Header Image Credit : Roman Geber – CC BY-SA 4.0

Download the HeritageDaily mobile application on iOS and Android

More on this topic


Cognitive Elements of Language Have Existed for 40 Million Years

Humans are not the only beings that can identify rules in complex language-like constructions - monkeys and great apes can do so, too, a study at the University of Zurich has shown.

Bronze Age Herders Were Less Mobile Than Previously Thought

Bronze Age pastoralists in what is now southern Russia apparently covered shorter distances than previously thought.

Legio IX Hispana – The Lost Roman Legion

One of the most debated mysteries from the Roman period involves the disappearance of the Legio IX Hispana, a legion of the Imperial Roman Army that supposedly vanished sometime after AD 120.

The Ancient Pyramid City of Túcume

Túcume is an ancient city that is traditionally considered to be the last great capital of the Lambayeque Kingdom, located in the lower valley La Leche River in the Lambayeque Region of Peru.

The Milky Way Galaxy has a Clumpy Halo

University of Iowa astronomers have determined our galaxy is surrounded by a clumpy halo of hot gases that is continually being supplied with material ejected by birthing or dying stars.

Artificial Intelligence Reveals Hundreds of Millions of Trees in the Sahara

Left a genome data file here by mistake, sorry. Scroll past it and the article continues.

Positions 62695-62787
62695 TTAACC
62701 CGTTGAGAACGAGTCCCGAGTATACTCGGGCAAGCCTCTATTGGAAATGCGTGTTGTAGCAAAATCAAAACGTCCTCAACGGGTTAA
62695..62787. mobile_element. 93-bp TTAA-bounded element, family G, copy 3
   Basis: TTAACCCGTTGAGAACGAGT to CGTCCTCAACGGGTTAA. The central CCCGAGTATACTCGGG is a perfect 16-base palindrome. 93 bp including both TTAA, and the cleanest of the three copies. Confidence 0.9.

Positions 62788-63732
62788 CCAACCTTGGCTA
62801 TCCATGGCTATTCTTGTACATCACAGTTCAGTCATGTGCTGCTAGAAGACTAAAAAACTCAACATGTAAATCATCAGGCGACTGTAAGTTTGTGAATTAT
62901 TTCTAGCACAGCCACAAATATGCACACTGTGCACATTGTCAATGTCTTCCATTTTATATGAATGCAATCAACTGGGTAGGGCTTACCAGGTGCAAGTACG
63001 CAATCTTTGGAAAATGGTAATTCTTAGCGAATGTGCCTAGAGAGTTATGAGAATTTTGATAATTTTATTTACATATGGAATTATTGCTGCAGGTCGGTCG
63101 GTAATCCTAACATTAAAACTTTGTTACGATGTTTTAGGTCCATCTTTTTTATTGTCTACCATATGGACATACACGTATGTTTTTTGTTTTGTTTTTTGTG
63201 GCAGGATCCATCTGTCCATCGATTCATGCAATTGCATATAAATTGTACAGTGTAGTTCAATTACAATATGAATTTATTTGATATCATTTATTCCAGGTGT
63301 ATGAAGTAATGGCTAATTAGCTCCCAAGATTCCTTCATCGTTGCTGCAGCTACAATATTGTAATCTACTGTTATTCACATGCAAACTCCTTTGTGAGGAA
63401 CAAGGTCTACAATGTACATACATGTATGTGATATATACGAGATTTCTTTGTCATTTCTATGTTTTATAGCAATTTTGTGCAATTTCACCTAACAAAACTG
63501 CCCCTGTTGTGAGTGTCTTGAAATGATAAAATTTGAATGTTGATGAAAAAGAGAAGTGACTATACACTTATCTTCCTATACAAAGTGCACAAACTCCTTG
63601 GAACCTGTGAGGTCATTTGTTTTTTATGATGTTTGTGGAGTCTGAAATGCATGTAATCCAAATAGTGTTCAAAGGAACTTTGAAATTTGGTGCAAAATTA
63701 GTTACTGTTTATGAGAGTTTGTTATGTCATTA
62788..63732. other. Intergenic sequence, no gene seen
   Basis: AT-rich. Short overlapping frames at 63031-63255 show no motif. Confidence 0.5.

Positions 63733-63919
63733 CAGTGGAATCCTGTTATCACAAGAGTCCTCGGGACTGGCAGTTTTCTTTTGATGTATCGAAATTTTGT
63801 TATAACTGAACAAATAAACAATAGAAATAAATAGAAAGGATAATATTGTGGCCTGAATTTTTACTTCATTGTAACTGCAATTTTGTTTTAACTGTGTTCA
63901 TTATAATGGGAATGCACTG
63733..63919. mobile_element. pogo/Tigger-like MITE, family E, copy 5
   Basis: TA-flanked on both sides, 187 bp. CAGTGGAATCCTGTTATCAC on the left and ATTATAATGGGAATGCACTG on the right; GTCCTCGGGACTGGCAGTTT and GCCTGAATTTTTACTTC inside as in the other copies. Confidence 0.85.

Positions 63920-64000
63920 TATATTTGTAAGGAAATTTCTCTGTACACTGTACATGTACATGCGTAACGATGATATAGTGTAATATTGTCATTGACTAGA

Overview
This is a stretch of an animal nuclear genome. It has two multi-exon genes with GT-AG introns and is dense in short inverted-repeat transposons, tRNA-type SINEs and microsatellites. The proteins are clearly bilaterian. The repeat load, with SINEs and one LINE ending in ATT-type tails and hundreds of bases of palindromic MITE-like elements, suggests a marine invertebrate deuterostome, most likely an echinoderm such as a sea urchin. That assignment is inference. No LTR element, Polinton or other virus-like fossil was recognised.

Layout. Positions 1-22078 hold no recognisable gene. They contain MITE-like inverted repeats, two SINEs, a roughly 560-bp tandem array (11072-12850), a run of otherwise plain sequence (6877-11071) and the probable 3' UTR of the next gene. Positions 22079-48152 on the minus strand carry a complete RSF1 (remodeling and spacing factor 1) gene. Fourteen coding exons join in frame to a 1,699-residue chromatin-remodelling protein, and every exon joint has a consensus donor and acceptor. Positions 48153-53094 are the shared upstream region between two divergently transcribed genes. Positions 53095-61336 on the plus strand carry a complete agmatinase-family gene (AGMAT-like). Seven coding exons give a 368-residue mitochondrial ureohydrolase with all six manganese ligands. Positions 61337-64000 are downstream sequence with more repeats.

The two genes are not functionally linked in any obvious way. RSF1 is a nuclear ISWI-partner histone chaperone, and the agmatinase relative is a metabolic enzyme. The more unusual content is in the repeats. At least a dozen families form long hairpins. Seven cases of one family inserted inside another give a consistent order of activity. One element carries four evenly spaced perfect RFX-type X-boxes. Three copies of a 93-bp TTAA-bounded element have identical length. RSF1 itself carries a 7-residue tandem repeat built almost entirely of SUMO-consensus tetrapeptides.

If you think that the Sahara is covered only by golden dunes and scorched rocks, you aren't alone. Perhaps it's time to shelve that notion.

Lost and Found: UH Geologists ‘Resurrect’ Missing Tectonic Plate

The existence of a tectonic plate called Resurrection has long been a topic of debate among geologists, with some arguing it was never real.

New Evidence Found of the Ritual Significance of a Classic Maya Sweat Bath in Guatemala

Sweat baths have a long history of use in Mesoamerica. Commonly used by midwives in postpartum and perinatal care in contemporary Maya communities, these structures are viewed as grandmother figures, a pattern that can also be traced to earlier periods of history.

Popular stories

Legio IX Hispana – The Lost Roman Legion

One of the most debated mysteries from the Roman period involves the disappearance of the Legio IX Hispana, a legion of the Imperial Roman Army that supposedly vanished sometime after AD 120.

The Secret Hellfire Club and the Hellfire Caves

The Hellfire Club was an exclusive membership-based organisation for high-society rakes, that was first founded in London in 1718, by Philip, Duke of Wharton, and several of society's elites.

Port Royal – The Sodom of the New World

Port Royal, originally named Cagway was an English harbour town and base of operations for buccaneers and privateers (pirates) until the great earthquake of 1692.

Matthew Hopkins – The Real Witch-Hunter

Matthew Hopkins was an infamous witch-hunter during the 17th century, who published “The Discovery of Witches” in 1647, and whose witch-hunting methods were applied during the notorious Salem Witch Trials in colonial Massachusetts.